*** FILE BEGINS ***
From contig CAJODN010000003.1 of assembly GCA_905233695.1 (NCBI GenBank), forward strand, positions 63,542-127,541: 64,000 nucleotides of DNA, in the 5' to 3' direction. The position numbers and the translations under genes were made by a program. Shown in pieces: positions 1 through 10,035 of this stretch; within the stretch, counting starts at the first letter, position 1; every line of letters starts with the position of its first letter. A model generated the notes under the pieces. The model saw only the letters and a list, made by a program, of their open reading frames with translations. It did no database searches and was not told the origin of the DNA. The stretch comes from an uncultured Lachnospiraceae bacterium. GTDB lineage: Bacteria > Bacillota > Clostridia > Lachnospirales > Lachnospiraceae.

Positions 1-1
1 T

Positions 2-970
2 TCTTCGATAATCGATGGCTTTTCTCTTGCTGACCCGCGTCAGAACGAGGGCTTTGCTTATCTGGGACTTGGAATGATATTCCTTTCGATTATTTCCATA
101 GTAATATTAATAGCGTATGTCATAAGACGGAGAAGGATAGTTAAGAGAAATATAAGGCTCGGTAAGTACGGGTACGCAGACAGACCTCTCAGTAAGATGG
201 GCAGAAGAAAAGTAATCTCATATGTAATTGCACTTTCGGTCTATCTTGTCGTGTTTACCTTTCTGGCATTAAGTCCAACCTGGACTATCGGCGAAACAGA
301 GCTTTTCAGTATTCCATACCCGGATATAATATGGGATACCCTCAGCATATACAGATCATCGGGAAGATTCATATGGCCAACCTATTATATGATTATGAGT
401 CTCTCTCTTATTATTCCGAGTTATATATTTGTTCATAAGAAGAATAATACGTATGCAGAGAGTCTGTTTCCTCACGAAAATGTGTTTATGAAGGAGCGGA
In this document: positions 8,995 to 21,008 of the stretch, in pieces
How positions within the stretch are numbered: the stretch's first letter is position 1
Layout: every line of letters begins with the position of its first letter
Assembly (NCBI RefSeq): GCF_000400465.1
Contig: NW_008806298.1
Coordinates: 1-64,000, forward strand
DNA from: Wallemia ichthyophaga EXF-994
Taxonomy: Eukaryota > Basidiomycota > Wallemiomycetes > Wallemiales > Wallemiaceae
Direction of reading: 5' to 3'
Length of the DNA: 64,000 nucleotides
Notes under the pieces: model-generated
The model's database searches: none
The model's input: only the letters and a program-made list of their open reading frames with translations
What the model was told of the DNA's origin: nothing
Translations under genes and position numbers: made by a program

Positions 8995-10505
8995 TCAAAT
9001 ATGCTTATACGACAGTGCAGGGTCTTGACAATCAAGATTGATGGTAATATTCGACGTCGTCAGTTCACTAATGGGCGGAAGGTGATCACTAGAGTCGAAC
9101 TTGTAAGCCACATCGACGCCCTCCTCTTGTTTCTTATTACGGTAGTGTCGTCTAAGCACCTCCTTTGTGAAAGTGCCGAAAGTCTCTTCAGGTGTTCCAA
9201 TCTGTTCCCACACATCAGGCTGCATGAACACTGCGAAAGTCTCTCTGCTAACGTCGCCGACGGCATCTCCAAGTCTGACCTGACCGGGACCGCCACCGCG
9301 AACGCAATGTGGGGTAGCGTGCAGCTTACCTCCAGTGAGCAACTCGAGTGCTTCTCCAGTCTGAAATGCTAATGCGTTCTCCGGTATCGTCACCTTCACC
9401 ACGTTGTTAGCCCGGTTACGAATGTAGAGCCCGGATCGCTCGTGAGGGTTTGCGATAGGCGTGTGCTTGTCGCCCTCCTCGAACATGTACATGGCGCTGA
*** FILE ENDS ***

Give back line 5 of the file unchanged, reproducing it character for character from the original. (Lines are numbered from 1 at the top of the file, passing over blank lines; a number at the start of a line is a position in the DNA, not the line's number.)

2 TCTTCGATAATCGATGGCTTTTCTCTTGCTGACCCGCGTCAGAACGAGGGCTTTGCTTATCTGGGACTTGGAATGATATTCCTTTCGATTATTTCCATA